Anniversary of Baby Doe’s Death
April 15, 2013
During the spring of 1982, an innocent baby was left to suffer and die in a Bloomington, Indiana hospital. Baby Doe, as he is known, was born with two conditions, Down syndrome and tracheoesophageal fistula, a birth defect in the throat that makes eating food orally impossible. A surgery could have been undertaken to fix the tracheoesophageal fistula. However, Baby Doe’s obstetrician advised his parents that instead of surgery they should simply do nothing, resulting in their son dying of dehydration or starvation after a few days. The obstetrician declared that his life was not worth living and should be allowed to die. Consequently, Baby Doe died after suffering for six days. As told to the Chicago Tribune,
“I believe there are things that are worse than having [such] a child die. And one of them is that it might live.” – Dr. Walter Owens, obstetrician
After failed attempts of more than 10 couples to adopt the baby, the parents tragically allowed their helpless son to die. This sad event led the Bloomington hospital to take the baby’s case before a judge. The case was appealed to the Indiana Supreme Court resulting in the decision to let Baby Doe die. One of the judges involved in the legal process, Judge John G. Baker of the Monroe County Circuit Court, stated,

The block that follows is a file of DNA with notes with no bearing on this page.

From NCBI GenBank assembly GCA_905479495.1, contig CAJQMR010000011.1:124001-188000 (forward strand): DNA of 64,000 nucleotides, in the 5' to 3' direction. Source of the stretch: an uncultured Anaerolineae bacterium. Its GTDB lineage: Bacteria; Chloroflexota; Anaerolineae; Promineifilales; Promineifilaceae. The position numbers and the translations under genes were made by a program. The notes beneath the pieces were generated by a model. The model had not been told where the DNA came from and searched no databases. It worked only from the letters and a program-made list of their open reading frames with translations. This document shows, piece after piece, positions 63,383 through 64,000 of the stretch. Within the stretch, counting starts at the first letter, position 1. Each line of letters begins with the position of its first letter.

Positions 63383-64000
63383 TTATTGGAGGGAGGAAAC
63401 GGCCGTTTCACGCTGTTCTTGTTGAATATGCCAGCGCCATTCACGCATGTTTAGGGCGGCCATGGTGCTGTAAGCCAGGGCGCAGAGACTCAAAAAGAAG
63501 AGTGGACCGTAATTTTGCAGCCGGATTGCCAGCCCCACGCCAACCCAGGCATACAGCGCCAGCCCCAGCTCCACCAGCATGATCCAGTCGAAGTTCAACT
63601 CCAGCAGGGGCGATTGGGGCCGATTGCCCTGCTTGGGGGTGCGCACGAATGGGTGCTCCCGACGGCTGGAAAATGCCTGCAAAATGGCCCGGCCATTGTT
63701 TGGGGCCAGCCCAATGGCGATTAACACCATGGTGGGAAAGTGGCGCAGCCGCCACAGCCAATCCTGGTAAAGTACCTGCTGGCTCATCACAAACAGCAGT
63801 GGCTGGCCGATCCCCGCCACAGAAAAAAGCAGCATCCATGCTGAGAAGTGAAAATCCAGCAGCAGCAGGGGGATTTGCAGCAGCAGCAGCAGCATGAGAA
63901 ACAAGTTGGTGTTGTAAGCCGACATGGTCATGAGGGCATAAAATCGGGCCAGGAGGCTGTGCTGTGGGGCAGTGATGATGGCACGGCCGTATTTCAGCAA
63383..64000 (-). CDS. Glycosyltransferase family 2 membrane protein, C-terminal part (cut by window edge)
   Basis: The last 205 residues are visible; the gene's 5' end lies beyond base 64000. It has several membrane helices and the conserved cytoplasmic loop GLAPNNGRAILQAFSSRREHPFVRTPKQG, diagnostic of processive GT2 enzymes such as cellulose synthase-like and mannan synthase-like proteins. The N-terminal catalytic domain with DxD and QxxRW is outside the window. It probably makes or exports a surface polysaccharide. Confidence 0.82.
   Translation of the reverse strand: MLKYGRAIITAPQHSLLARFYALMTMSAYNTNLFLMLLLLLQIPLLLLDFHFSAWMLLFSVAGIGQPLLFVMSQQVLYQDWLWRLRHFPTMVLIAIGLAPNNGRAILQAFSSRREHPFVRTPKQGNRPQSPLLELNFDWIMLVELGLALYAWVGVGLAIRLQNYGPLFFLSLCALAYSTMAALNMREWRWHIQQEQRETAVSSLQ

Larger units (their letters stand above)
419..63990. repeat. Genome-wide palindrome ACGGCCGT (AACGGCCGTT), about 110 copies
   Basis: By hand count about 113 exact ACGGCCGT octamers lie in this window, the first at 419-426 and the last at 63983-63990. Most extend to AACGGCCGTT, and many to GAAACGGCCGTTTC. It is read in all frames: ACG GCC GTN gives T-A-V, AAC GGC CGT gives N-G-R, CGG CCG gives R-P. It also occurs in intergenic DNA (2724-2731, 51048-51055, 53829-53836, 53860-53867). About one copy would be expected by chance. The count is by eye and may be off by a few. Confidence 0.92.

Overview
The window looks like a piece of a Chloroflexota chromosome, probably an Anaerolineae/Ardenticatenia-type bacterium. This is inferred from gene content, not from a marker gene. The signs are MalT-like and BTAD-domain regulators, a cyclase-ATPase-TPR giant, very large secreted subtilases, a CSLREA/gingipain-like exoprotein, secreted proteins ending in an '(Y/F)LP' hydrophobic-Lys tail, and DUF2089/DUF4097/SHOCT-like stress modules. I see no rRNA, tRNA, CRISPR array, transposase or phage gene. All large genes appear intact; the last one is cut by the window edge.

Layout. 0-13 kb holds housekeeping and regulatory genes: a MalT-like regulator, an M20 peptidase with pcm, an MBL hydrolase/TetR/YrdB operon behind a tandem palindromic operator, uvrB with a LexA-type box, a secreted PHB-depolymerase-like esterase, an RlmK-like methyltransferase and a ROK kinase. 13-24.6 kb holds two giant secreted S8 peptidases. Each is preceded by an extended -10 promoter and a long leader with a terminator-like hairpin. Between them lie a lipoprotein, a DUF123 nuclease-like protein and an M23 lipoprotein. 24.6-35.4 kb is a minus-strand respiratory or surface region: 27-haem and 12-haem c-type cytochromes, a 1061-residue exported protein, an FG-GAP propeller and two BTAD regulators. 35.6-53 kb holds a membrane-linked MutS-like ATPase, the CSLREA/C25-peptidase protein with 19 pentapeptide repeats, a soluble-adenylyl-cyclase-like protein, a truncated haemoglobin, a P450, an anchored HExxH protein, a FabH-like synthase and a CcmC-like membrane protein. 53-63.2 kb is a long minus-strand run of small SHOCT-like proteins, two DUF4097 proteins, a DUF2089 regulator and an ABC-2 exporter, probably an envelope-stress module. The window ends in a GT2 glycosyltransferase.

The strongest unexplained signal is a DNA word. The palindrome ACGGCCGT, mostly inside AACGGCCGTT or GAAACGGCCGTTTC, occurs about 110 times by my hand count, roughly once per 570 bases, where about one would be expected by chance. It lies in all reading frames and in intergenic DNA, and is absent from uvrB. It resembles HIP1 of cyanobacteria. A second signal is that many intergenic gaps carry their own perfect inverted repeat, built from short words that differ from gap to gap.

“The parents have the right to choose a medically recommended course of treatment for their child.” – Judge Baker
Judge Baker is currently on the bench in Indiana. This horrible event led the Department of Health and Human Services to withhold any federal funding from hospitals that withhold medical care in order to allow disabled infants to die.
The anniversary of Baby Doe’s death is April 15. After 31 years, his death should not be forgotten and must serve as a reminder that innocent life must be protected. All life is precious and Hoosiers need to stay informed of judicial actions that affect life. Pro-life advocates must remain vigilant to insure a death sentence like the one Baby Doe received, is never given to another child.
Allen County Right to Life intern